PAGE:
Imatges de pÓgina
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As I darkened the little light he had, he lifted up a hopeless eye towards the door, then cast it down-shook his head, and went. on with his work of affliction. I heard his chains upon his legs, as he turned his body to lay his little stick upon the bundle-He gave a deep sigh-I saw the iron enter inte his soul. I burst into wears I could not sustain the picture of confinement which my fancy had drawn

STERNE.

CHAP. XVII.

CORPORAL TRIM'S ELOQUENCE.

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--My young master in London is dead, said Obadiah

_Here is sad news, Trim, cried Susannah, wiping her eyes as Trim stepped into the kitchen, master Bobby is dead,

I lament for him from my heart and my soul, said Trim, fetching a sighpoor creature ! poor boy ! poor gentleman!

He was alive last Whitsuntide, said the coachman.-Whitsuntide ! alas ! cried Trim, extending his right arm, and falling instantly into the same attitude in which he read the sermon,what is Whitsuntide, Jonathan, (for that was the coachman's name) or Shrovetide, or any tide or time past, to this ? Are we not here now, continued the corporal, (striking the end of his stick perpendicular upon the floor, so as to give an idea of health and stability) and are wenot (dropping bis hat upon the ground gone! In a moment: "It was infinitely striking! Susannah burst: into a flood of tears. We are not stocks and stones Jonathan; Obadiah, the cook-maid, all melted. The foolish fat scullion herself, who was scouring a fish-kettle upon

her knees, was roused with it. The whole kitchen crouded about the corporal.

“ Are we not here now and gone in a moment.?” There. was nothing in the sentence it was one of your

self-evident truths we have the advantage of hearing every day; and if Trim had not trusted more to his hat, than his head, he had made nothing at all of it.

“Are we not here now, continued the corporal, and are " we not” (dropping his hat plump upon the ground-and pausing, before he pronounced the word) "gone! in a moment ?” The descent of the hat was as if a heavy lump of clay had been kneaded into the crown of it. Nothing could have expressed the sentiment of mortality, of which it was the type and forerunner, like it; his hand seemed to vanish from under it, it fell dead, the corporal's eye fixed upon it, as upon a corpse,--and Susannah . burst into a flood of tears.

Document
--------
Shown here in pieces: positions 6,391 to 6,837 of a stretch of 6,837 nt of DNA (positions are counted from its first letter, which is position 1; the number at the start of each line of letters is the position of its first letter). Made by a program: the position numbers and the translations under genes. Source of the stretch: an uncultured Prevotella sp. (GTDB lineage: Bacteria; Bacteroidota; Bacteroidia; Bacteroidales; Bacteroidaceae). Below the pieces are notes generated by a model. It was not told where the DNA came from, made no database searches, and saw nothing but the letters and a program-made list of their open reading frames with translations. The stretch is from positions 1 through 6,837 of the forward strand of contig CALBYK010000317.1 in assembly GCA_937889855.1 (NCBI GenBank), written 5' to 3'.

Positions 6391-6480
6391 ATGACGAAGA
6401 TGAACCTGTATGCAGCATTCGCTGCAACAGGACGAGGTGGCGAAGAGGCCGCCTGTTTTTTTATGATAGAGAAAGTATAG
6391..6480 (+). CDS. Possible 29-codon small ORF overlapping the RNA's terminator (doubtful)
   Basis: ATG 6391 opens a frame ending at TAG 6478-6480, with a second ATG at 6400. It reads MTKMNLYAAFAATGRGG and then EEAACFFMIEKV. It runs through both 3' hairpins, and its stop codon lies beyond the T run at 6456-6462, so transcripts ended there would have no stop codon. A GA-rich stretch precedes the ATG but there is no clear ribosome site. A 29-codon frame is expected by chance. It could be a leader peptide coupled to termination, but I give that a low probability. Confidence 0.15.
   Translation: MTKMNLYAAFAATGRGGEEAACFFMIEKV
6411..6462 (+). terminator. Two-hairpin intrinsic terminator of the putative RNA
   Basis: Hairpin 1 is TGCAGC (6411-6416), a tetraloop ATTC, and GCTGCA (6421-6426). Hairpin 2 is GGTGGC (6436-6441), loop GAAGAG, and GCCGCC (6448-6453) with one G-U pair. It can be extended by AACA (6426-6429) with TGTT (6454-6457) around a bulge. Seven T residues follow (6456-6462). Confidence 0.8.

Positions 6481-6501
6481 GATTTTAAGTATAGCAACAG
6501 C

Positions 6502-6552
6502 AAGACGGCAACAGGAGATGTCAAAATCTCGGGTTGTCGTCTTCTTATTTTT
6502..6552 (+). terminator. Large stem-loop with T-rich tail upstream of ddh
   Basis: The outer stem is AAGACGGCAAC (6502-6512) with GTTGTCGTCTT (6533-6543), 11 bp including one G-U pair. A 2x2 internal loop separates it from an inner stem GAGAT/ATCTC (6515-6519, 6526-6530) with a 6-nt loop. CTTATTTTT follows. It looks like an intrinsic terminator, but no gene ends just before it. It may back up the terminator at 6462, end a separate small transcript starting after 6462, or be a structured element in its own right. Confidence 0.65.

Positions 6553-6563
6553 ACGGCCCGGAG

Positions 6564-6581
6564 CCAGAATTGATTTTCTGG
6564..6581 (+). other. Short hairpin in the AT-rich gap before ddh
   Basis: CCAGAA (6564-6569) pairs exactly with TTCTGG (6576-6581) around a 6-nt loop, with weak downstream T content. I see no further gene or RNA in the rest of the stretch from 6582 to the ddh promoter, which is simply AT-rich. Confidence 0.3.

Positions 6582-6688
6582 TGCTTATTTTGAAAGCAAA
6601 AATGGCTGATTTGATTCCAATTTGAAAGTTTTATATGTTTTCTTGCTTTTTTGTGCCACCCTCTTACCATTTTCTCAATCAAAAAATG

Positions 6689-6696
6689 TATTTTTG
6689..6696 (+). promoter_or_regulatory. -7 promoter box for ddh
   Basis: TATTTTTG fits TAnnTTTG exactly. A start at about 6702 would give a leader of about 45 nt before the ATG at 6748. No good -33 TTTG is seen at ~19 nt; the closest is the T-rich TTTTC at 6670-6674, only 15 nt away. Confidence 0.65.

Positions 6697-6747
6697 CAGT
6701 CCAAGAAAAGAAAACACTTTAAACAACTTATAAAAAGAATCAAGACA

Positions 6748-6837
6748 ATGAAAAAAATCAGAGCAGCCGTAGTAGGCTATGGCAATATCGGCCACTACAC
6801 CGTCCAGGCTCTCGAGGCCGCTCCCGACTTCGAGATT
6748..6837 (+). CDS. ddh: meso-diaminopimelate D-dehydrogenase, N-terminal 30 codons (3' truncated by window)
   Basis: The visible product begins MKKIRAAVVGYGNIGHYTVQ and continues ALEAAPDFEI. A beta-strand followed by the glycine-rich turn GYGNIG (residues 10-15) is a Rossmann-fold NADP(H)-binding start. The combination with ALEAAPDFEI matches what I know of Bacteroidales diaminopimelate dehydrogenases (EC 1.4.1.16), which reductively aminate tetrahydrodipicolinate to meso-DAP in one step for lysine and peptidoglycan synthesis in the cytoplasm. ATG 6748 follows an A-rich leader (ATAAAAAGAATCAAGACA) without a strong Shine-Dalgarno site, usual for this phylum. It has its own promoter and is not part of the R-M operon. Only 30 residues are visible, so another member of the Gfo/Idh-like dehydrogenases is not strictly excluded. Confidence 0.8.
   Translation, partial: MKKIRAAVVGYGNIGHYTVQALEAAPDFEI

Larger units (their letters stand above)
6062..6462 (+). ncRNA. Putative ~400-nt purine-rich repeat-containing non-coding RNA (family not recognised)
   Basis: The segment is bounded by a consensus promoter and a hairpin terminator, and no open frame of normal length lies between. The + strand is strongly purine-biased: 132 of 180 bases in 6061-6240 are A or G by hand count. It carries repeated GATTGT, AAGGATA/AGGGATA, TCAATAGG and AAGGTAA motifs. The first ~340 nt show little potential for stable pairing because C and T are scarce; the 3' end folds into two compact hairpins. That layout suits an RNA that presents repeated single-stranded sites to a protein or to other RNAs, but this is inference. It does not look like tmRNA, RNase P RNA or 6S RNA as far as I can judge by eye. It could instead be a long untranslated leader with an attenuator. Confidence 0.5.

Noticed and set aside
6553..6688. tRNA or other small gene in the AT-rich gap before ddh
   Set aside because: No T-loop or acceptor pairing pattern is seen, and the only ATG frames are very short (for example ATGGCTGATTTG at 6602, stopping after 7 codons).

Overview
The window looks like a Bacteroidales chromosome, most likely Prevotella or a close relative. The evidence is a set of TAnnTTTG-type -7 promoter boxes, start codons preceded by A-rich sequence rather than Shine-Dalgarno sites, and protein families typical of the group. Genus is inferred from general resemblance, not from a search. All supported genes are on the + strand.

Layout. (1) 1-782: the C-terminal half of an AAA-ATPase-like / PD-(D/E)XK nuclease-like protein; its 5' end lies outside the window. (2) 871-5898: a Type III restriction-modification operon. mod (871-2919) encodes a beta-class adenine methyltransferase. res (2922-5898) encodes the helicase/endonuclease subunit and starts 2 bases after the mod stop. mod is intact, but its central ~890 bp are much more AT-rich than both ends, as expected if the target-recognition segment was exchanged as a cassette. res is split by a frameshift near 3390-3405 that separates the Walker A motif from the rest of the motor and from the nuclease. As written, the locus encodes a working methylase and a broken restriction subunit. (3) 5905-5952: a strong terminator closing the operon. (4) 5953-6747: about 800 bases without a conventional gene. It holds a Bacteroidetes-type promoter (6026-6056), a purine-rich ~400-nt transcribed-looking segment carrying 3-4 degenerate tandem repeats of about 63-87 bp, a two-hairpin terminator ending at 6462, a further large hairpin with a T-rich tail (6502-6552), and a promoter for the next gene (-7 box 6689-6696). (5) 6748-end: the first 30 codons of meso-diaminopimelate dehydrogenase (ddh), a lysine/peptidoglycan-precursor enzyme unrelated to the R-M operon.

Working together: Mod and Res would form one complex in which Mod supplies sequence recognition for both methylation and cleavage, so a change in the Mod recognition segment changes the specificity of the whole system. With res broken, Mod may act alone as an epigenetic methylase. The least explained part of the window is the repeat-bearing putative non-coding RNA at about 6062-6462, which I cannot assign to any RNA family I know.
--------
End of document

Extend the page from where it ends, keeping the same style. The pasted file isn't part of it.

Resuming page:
STERNE

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There is not a more pleasing exercise of the mind, tean grati. tucke. It is accompanied with so greut inward satisfaction, that the duty is sufficiently rewarded by the performance. It is not, like the practice of many other virtues, difficult and painful, but attended with so mrch pleasure, that were there no positive command which enjoined it, nor any recompense laid up for it hereafter, a generous mind would indulge in it, for the natural gratification which it affords.

If gratitude is due from man to man, how much more from man to his Maker? The supreme being does not only confer upon us those bounties which proceed more immediately from his hand, but even those benefits which are conveyed to us by others. Every blessing we enjoy, by what means soever it may be derived upon us, is the gift of Him who is the great Author of good, and the Father of mercies.

If gratitude, when exerted towards one another, naturally produces a very pliasing sensation in the mind of a grateful man, it exalts the soul into capturt, when it is employed on this great object of guitude; on this beneficent Being, who has given us every thing we alreacly possess, and from whom we expect crerz thing we get hope for.

ADDISON.

CHAP. XIX.

MOTIVES TO THE PRACTICE OF GENTLENESS. ,

To promote the virtue of gentleness, we ought to view our character with an impartial eye; and to learn from our own failings, to give that indulgence which in our turn we claim. Itis pride which fills the world with so much harshness and severity. In the fullnes of self-estimation, we forget what we are. We claim attentions to which we are not enticled. We are rigorous to offences, as if we had never offended ; unfeeling to dist.ess, as if we knew not what it was to suffer. From those airy regions of pride and folly, let us descend to our proper level.' Let us survey the natural equality on which providence has placed man with man, and reflect on the infirmities common to all. If the reflection of natural equality and mytual offences, be insufficient to prompt humanity, let us a, least remember what we are in the sight of our Creator. Have we'none of that forbearance to give one another, which we all so earnestly intreat from heaven? Can we look for clemency or gentleness from our Judge, when we are so backward to shew it to our own breth

BLAIRE

yen.

CHAP. XX.

EPITAPH.

How lovod, how valu'd once, avails thee not,
To whom related, or by whom begot:
A heap of dust alone remains of thee ;
Tis all thou art, and all the proud shall be.

SELF-GOVERNMENT. :

May I govern my passions with absolute sway;
And grow wiser and better as life wears away.

SHEPHERD.

On a mountain, stretch'd beneath a hoary willow,,
Lay a shepherd swain, and view'd the rolling billow

SOLITUDE.*

O sacred solitude; divine retreat!
Choice of the prudent! envy of the great!
By thy pure stream, or in thy waving shade,
We court fair Wisdom, that celestial maid:
The genuine offspring of her loy'd embrace,
(Strangers on earth) are Innocence and peace.
There from the ways of men laid safe ashore,
We smile to hear the distant tempest roar :
There, bless'd with health, with business unperplex'd
This life we relish, and ensure the next.

*By solitude here is meant, a temporary seclusion from the worla

FINIS.

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